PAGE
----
I’ve always considered cursive a third grade endeavor. I think that’s because I clearly remember spending time in my third grade classroom learning to form cursive letters and transitioning away from printing.
So when my second grader expressed interest in learning cursive, my first instinct was to say, not this year. But, she kept asking. And she taught herself how to sign her name in cursive. She was definitely ready, so when given the opportunity to review New American Cursive 1 from Memoria Press, I knew she’d be so excited.
And she was! This is one subject I never have to remind her to do. In fact, she often asks if she can do multiple pages in a day, because she’s eager to learn the whole alphabet so she can “write fancy.”
What Is New American Cursive 1?
A consumable workbook, you’ll need one copy of this book for each student you plan on using it with.
It begins with some notes for the instructor, to show how to use the book. There’s also some information there for the reason to teach cursive, even though many schools are doing away with this practice.
There was also information about the benefits of teaching cursive early. I must say this definitely challenged my “cursive is for third grade” mentality. I definitely understand this side of the argument a lot better, especially since letters commonly confused in printing (b and d for instance) aren’t confused in cursive.
This book is meant for a first grader. It’s designed to be an introduction to cursive writing, and to help students become fluent in writing in cursive so by the time they’re in second and third grade, they can write fluidly and without thought.
When the student instruction portion begins, there’s emphasis on correctly holding a pencil. Pencil grip makes a huge difference in a student’s ability to write for longer period of time, without cramping. I appreciate that it demonstrates for both right and left handed students.
There’s a cute little meerkat named Mr. Meerkat who guides students through the book. My second grader didn’t appreciate this as much as she would have last year.
Students begin by learning the three basic forms of cursive writing. Then they start learning each letter, in alphabetical order. The workbook flips, to ensure the spiral bound never is in a position to bother them while writing.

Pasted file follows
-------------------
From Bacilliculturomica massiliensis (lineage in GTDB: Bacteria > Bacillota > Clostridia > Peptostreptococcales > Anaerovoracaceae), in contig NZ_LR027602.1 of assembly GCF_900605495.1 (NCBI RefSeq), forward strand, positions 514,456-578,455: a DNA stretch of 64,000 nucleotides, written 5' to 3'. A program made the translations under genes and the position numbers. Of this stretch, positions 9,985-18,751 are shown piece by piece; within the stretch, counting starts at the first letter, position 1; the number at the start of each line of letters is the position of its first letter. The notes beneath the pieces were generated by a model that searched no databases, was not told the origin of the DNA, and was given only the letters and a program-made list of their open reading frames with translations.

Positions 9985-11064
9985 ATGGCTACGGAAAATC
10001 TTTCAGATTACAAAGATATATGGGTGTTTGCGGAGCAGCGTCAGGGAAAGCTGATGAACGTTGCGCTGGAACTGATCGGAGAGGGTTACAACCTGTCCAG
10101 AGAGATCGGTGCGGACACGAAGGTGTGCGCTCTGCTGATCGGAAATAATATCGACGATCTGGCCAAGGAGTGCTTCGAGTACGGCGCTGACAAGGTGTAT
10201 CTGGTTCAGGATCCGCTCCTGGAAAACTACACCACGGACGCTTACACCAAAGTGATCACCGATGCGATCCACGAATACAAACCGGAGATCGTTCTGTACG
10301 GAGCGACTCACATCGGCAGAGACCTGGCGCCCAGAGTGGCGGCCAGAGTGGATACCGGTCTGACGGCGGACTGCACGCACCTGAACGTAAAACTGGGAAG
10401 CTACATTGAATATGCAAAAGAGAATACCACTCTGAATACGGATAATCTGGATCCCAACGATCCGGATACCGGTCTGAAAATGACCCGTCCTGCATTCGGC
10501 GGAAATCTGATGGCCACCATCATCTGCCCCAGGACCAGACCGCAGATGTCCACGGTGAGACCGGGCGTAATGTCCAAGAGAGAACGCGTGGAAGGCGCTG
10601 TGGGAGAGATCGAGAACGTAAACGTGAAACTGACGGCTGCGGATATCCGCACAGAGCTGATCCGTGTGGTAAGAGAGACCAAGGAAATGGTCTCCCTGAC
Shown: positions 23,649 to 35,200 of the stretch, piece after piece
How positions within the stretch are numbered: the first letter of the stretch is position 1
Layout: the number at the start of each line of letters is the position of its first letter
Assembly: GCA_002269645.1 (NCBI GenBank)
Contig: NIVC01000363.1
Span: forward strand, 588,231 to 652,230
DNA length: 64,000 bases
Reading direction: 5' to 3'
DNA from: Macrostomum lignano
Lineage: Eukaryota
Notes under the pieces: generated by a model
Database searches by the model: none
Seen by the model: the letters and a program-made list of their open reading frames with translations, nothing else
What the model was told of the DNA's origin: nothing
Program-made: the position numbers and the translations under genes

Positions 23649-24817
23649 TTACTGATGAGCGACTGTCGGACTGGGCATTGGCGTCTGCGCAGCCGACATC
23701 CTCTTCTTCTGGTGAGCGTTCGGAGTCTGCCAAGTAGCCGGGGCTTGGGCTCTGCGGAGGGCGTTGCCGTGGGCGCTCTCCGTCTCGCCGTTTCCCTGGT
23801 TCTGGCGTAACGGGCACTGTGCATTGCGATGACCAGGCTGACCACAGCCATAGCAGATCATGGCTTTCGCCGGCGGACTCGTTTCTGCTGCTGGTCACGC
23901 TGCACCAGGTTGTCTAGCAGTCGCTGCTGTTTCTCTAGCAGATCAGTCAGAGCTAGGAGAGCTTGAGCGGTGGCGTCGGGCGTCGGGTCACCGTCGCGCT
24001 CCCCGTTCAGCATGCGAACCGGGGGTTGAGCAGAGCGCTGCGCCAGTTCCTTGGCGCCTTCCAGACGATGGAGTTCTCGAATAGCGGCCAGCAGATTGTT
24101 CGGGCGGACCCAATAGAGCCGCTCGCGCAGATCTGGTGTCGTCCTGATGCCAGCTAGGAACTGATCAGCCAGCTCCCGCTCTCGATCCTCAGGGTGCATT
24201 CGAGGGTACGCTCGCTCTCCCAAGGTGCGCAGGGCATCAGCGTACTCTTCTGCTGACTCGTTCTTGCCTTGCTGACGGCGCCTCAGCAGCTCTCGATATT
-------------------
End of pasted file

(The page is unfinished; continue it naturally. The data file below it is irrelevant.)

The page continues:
Students trace and write lowercase letters and uppercase letters for each letter. Then they have a fun exercises and artwork page. This varies, but typically asks students to decorate a letter, or connect a bunch of letters by helping them “hold hands.”
The above picture shows my daughter working on one of the fun exercise pages.
How We Used This Book in Our Homeschool
I had my daughter use this book mostly independently, though I provided oversight and help when needed. Some of the letters were challenging, so I had her erase her attempt and try the page again. Lowercase f was her most challenging so far. That took several attempts.
But, she enjoys doing the writing so she keeps trying. She’s looking forward to being able to write everything in cursive.
I asked her for her opinion of the book. Here’s what she said:
I liked learning the letters in order, because E for my name was pretty quick. The dots make it easy to follow and learn the letters, and there’s enough space to practice making my writing pretty.
My Thoughts on New American Cursive 1
I found the instruction to be thorough and enjoyed reading the teacher’s notes at the beginning. If you have a younger student ready to learn cursive, I’d definitely recommend this book.
My daughter will be moving onto New American Cursive 2 when she finishes this book in the fall. I like that book 2 focuses on scripture.
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